Matching Your Pitch to the Investor

A.T. Gimbel shares a few helpful tips on how best to match your pitch to the investor.

A.T. Gimbel
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May 20, 2021

Focus on investors that match your vision, stage, and culture

When trying to raise money, there are many considerations such as: Which growth path do I want to take? When to start talking to investors? How to outreach to an investor?

How much money should I raise? What valuation do I desire? What type of fundraising instrument? What is important in the pitch

I was speaking with an entrepreneur recently who was asking about how to best craft their pitch to investors. We spent a lot of time discussing the vision, the current reality, and what the ideal investor would look like. 

What is your vision?

At the end of the day, start with what you want for your company. This is your startup journey and you set the vision for what you want the company to be. Crafting the why and end goal for what you are doing is critically important to your team and customers, and will also help you focus on which type of investors to speak with.

What type of investor are you speaking with?

Most investors describe the types of deals, investment criteria, and portfolio companies on their website. You can generally get a pretty good sense of what stage, check size, industry, geography, demographics, etc. they are looking for. Fundraising can be a time consuming and frustrating process. So matching your vision and fundraising goals to firms that are a possible fit can help eliminate some of the noise and frustrations you encounter wasting time trying to force fit your vision and company against an investor that doesn’t typically do those types of deals. If an investor likes lots of revenue/customer traction and you are not there yet, that could be a tough process. Conversely, if the investor starts earlier and invests on the team & vision, financial traction may be less important.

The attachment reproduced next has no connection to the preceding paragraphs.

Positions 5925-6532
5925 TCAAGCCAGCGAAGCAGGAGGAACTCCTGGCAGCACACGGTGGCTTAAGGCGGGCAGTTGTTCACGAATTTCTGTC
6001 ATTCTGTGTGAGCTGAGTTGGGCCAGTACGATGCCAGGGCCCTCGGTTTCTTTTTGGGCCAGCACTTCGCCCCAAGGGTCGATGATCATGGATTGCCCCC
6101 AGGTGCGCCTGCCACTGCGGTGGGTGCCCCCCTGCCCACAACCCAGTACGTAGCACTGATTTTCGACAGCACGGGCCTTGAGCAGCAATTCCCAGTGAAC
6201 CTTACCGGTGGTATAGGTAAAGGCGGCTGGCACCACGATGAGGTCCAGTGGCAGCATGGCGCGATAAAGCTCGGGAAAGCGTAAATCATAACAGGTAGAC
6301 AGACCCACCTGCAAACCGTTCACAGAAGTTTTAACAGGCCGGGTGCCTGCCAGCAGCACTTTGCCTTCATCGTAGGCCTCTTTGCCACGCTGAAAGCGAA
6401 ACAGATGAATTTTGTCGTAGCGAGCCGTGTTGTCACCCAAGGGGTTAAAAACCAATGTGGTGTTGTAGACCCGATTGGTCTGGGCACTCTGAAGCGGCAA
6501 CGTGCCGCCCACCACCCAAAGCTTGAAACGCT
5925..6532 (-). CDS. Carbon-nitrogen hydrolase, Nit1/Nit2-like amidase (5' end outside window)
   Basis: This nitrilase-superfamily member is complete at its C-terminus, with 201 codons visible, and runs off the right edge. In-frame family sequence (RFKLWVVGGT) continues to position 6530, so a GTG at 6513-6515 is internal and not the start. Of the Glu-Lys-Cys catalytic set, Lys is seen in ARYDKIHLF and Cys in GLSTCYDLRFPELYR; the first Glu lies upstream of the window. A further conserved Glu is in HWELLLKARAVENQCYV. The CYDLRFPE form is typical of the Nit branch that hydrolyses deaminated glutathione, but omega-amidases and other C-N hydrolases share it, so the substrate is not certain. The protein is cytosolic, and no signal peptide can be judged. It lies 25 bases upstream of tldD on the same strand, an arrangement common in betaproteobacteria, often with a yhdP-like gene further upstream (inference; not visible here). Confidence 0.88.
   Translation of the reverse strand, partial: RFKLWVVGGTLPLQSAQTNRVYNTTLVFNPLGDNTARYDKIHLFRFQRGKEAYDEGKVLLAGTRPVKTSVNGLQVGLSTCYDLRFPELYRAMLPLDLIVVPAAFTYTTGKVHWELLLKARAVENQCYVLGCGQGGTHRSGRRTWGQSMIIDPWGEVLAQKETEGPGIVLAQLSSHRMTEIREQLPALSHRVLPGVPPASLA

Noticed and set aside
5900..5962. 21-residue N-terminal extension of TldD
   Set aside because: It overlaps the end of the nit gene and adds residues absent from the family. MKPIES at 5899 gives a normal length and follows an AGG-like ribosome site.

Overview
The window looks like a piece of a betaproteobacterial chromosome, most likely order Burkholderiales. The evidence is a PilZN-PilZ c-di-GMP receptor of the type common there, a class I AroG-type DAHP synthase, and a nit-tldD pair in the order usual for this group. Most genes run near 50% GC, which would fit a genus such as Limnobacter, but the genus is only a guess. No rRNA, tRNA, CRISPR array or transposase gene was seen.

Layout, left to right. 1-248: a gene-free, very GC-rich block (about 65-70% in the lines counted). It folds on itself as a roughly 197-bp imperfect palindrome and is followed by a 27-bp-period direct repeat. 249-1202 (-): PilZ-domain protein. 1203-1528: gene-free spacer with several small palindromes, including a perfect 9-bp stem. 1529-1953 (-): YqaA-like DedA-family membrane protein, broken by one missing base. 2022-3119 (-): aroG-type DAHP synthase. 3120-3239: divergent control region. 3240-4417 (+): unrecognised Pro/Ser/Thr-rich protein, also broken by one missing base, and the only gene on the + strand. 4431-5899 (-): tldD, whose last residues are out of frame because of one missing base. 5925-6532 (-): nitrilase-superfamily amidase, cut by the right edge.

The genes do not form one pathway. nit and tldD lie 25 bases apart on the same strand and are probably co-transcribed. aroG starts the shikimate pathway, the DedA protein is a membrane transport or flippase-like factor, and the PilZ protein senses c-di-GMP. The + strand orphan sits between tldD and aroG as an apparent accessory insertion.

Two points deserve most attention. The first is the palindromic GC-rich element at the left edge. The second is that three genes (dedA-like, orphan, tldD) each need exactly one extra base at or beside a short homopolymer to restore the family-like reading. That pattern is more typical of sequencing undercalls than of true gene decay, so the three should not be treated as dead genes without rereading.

What is the best marriage for you?

With tons of money out there in today’s market, all investors will pitch some combination of their industry experience, relationships, and “value-add.” The reality is most investors will deliver on that. I rarely hear entrepreneurs complain that an investor didn’t have the relationships or experience they claimed. More often, an entrepreneur complains that an investor was not the right culture fit. They were too aggressive, too hands-off, too demanding, too little patience, etc. Really spend time with these investors during the diligence process (and hopefully you have built relationships even before then) to understand if you are the right fit for each other and you would want to work for several years with this person/team. It is also important to talk with other entrepreneurs who have worked with these investors (both good and not so good outcomes) to learn how they handle different situations. Another lens to look at is where is your gap as a founder (industry experience, relationships, scaling a company, etc.) and which investor would help you best fill that gap by becoming part of the team.

Fundraising can be difficult, but focusing on investors that match your vision, stage, and culture can eliminate a lot of noise and allow you to find the best fit for your company.

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